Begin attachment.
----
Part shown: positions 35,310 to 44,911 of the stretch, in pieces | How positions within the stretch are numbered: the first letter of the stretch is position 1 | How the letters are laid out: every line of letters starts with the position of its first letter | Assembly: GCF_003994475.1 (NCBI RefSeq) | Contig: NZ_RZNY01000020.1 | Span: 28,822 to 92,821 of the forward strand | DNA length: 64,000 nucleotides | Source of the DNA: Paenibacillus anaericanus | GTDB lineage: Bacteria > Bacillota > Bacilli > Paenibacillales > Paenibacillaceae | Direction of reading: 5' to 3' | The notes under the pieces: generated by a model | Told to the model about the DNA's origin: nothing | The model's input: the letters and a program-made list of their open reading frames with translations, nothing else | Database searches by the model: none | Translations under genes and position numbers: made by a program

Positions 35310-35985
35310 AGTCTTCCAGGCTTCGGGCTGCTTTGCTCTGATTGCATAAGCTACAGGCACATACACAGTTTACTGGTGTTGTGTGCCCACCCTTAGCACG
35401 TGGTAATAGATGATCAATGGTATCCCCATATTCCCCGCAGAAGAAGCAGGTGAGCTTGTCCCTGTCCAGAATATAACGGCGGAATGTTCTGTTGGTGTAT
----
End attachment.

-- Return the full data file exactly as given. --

Part shown: positions 35,310 to 44,911 of the stretch, in pieces | How positions within the stretch are numbered: the first letter of the stretch is position 1 | How the letters are laid out: every line of letters starts with the position of its first letter | Assembly: GCF_003994475.1 (NCBI RefSeq) | Contig: NZ_RZNY01000020.1 | Span: 28,822 to 92,821 of the forward strand | DNA length: 64,000 nucleotides | Source of the DNA: Paenibacillus anaericanus | GTDB lineage: Bacteria > Bacillota > Bacilli > Paenibacillales > Paenibacillaceae | Direction of reading: 5' to 3' | The notes under the pieces: generated by a model | Told to the model about the DNA's origin: nothing | The model's input: the letters and a program-made list of their open reading frames with translations, nothing else | Database searches by the model: none | Translations under genes and position numbers: made by a program

Positions 35310-35985
35310 AGTCTTCCAGGCTTCGGGCTGCTTTGCTCTGATTGCATAAGCTACAGGCACATACACAGTTTACTGGTGTTGTGTGCCCACCCTTAGCACG
35401 TGGTAATAGATGATCAATGGTATCCCCATATTCCCCGCAGAAGAAGCAGGTGAGCTTGTCCCTGTCCAGAATATAACGGCGGAATGTTCTGTTGGTGTAT